The Telecommunications Industry Ombudsman is dealing with fewer complaints, but some of them involve astounding amounts of money.
Before you accuse me of hyperbole, one person complained about a $147,908 bill that she apparently ran up due to international roaming charges while holidaying in Europe.
Speaking on Melbourne radio station 3AW, the Ombudsman said the dispute was settled when the carrier agreed to reduce the bill to $1400 or so. According to a TIO statement, the customer said "she had requested a special plan to make calls during a nine-week holiday to Europe," so it sounds as if the phone company was lucky to get as much out of her as it did.
The size of that bill suggests a good proportion of the charges related to data use as it is difficult - though not impossible - to make that many phone calls. Unless mobile data is switched off on the device, there are several ways a handset can consume data without the user's direct intervention. Among them are the automatic updating of apps, and busy email accounts. The problem is made worse when a carrier rounds up a 'session' to the nearest megabyte.
And even when people do know they are using mobile data, the non-technical types among us probably have little idea of how much they are using. For example, the last time I checked, opening the home page of one of our major newspapers involved a megabyte of data. No big deal when you're hooked up to a home ADSL connection with a quota in the hundreds of gigabytes, but an expensive exercise if you're being charged $15 per megabyte for mobile data.
You'd think that basic credit control procedures would prevent customers running up such large bills. If I had a customer who normally spent $50 per month but suddenly took $200-worth of goods or services on credit, I'd be pleased. But I'd start getting concerned if the number approached $500, and I wouldn't dream of extending $1000 credit without checking with the customer.
Telstra says it can't provide customers with real-time data usage on international roaming http://www.telstra.com.au/business-enterprise/business-products/mobiles/international-roaming/what-to-do/#tab-arrival . If that's because it doesn't get real-time billing information from its overseas peers, you'd have thought it would apply credit limits as soon as the charges start to climb and disable data roaming unless the customer explicitly agreed to a higher limit. (I'm not picking on Telstra, just using the company as an example.)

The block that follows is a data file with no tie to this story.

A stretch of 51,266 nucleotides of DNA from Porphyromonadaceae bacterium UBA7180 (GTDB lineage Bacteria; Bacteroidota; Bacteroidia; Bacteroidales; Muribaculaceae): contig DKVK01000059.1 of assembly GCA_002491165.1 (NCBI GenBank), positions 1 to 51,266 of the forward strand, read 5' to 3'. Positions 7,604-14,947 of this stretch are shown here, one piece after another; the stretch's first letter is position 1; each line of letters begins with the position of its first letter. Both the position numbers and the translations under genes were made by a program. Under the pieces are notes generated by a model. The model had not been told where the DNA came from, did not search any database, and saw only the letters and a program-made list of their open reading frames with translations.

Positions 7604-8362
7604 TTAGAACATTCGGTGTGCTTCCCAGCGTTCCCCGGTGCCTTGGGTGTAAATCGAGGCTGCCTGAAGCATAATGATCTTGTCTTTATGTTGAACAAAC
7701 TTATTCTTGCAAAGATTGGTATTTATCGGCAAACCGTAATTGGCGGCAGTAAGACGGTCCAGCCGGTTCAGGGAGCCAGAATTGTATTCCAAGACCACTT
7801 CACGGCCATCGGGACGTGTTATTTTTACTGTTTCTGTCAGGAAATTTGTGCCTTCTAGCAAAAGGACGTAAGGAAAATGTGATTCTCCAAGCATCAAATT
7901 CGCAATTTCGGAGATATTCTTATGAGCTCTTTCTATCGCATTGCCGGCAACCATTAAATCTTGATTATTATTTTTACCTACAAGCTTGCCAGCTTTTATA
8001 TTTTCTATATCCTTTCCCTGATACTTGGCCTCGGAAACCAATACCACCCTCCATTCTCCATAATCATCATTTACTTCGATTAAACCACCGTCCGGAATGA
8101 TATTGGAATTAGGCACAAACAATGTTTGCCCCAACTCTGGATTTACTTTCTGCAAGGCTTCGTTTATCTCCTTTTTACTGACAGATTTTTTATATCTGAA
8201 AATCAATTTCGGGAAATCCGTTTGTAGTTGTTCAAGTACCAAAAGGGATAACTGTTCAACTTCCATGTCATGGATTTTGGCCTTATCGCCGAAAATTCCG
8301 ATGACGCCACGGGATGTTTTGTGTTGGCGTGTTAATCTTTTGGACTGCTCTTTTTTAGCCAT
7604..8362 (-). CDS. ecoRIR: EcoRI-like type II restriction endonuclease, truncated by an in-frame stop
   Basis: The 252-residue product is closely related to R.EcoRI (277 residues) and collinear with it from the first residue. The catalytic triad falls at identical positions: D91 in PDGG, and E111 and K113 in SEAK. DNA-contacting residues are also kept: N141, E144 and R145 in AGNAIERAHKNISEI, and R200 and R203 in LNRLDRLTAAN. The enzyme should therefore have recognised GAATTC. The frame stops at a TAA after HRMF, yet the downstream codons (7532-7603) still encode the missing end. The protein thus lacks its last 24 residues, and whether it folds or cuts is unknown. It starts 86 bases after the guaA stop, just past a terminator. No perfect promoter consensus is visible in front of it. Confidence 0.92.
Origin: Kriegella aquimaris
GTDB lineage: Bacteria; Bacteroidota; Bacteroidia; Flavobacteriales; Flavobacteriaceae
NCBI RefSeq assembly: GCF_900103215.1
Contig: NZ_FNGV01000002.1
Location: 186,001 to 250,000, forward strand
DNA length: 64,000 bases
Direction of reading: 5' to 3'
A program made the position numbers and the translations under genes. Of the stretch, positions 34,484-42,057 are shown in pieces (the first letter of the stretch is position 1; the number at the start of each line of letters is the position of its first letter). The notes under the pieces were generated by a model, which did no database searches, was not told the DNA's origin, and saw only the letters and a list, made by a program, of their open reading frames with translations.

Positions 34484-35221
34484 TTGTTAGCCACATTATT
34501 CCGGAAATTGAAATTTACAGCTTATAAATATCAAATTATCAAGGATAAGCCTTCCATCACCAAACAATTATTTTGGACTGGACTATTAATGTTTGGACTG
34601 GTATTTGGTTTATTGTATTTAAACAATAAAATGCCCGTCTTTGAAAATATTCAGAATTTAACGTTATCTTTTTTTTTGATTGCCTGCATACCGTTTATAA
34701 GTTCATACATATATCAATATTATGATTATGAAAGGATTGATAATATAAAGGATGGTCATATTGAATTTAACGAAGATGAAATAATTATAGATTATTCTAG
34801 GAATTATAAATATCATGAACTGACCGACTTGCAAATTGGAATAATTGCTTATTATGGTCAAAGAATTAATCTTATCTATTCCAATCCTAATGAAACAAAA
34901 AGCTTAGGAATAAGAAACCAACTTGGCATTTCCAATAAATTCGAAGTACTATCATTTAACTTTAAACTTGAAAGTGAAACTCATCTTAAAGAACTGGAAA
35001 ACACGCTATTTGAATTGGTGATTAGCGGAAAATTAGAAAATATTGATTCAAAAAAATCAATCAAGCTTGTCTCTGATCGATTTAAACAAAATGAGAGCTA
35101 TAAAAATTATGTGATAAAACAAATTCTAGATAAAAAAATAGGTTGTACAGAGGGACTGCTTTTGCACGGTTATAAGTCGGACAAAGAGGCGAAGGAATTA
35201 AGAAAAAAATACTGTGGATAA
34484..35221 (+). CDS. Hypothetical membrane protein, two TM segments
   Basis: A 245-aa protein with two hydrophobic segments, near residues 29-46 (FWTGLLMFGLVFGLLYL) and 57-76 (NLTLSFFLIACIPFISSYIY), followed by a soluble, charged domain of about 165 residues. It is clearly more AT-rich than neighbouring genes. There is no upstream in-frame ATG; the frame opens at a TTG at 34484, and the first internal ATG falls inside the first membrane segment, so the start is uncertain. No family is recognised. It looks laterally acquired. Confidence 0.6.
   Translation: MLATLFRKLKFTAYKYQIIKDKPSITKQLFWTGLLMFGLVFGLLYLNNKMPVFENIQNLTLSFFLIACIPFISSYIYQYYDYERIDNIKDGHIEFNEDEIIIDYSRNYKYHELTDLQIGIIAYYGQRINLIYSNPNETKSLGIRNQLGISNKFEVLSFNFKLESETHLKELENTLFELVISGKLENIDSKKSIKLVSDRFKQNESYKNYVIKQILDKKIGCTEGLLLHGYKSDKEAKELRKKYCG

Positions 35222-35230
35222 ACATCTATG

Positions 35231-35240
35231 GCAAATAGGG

Another issue is that even if you pre-pay for an international roaming data pack, service doesn't cut out when you've used what you paid for - any excess use is charged at the $15 per megabyte rate, so you can still come home to a large bill if you're not careful.
Still, word seems to be getting around that international roaming is an expensive proposition, at least as evidenced by the drop in the number of complaints received by the TIO about such matters.
Most of the international travellers I know (other than those on their employers' business) either buy a local prepaid SIM when they arrive, or use an international SIM such as TravelSIM (more expensive, but has the advantages of knowing the phone number before you depart and working in multiple countries). Unless they're using a local SIM they tend to turn off mobile data completely and rely on Wi-Fi at hotels and other premises.
So if you're travelling overseas this summer, think at least twice before asking your carrier to turn on international roaming, and if you do, be especially careful about activating data roaming on your handset.
And have a safe and enjoyable trip!